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Muchimba, near Elola, Moimba, Angola | by Alfred Weidinger
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Muchimba, near Elola, Moimba, Angola

Himba … originally part of the nomadic Herero tribe that lived in southern Angola and migrated to Namibia in the early 16th century, they were driven into the waterless and inhospitable Kaokoland area by the Ovambo’s who guarded their own territory jealously and ferociously. They still live a nomadic existence, often abandoning their mud huts and settlements in search of water for themselves and their herds of cattle, goats and sheep, which are their main currency and provide for all their necessities in the way of milk, meat, clothing and utensils. The women rub ‘otjize’ over themselves, which is a mixture of butter fat, red rock powder and sap from a local tree. It gives their bodies a glowing red colour and protects them from the sun and insects.

 

Himba hairstyles tell a lot about the person; identifying their social status. For example, pre-pubescent girls wear two thick braids in front of their faces – these look like ram horns. After puberty the braids are replaced by many strands hanging all over their heads and faces. As she gets older the braids are lengthened and tied back, indicating that she is ready for marriage. Once married, an ‘erembe’ (a piece of goat leather) is tied to the top of her head. Single men wear their hair in a single braid running backwards from their crowns (called an ‘ondatu’) with the rest shaved off; two plaits if they are eligible to marry and a turban style hairdo for married men. Often these are covered by a similar shaped hat or material.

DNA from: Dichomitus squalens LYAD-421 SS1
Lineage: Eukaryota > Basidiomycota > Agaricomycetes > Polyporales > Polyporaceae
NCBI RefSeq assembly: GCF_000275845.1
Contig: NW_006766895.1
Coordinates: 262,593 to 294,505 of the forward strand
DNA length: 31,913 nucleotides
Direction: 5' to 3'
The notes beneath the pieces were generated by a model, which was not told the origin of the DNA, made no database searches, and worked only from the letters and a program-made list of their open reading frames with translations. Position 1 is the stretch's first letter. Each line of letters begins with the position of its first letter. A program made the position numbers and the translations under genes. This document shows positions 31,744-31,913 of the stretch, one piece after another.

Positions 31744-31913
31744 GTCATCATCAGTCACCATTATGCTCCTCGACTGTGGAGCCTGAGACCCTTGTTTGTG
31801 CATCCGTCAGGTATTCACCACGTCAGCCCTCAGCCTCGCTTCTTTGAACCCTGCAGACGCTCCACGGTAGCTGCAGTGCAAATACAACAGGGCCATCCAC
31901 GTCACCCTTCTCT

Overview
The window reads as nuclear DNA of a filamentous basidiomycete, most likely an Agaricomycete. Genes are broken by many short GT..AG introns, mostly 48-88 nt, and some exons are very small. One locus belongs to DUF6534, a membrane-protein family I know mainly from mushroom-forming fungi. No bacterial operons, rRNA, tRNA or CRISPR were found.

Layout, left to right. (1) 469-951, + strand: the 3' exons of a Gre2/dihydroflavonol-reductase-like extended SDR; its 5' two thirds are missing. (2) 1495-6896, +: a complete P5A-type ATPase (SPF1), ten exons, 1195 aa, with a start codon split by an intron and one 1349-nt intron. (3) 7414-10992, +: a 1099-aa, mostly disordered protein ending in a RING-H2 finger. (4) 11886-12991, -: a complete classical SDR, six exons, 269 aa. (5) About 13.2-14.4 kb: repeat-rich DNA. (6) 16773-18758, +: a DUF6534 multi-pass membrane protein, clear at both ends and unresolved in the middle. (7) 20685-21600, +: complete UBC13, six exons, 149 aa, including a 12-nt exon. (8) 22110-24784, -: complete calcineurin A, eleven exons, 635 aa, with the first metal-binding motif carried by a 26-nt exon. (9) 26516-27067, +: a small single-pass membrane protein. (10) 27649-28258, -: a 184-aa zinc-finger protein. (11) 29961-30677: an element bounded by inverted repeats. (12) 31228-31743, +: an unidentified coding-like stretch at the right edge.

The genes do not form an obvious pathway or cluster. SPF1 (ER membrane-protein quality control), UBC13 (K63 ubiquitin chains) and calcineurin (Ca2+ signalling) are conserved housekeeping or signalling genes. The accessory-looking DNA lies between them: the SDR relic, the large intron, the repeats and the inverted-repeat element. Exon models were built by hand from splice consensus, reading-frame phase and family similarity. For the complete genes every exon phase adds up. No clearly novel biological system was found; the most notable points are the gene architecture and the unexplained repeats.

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Taken on July 11, 2011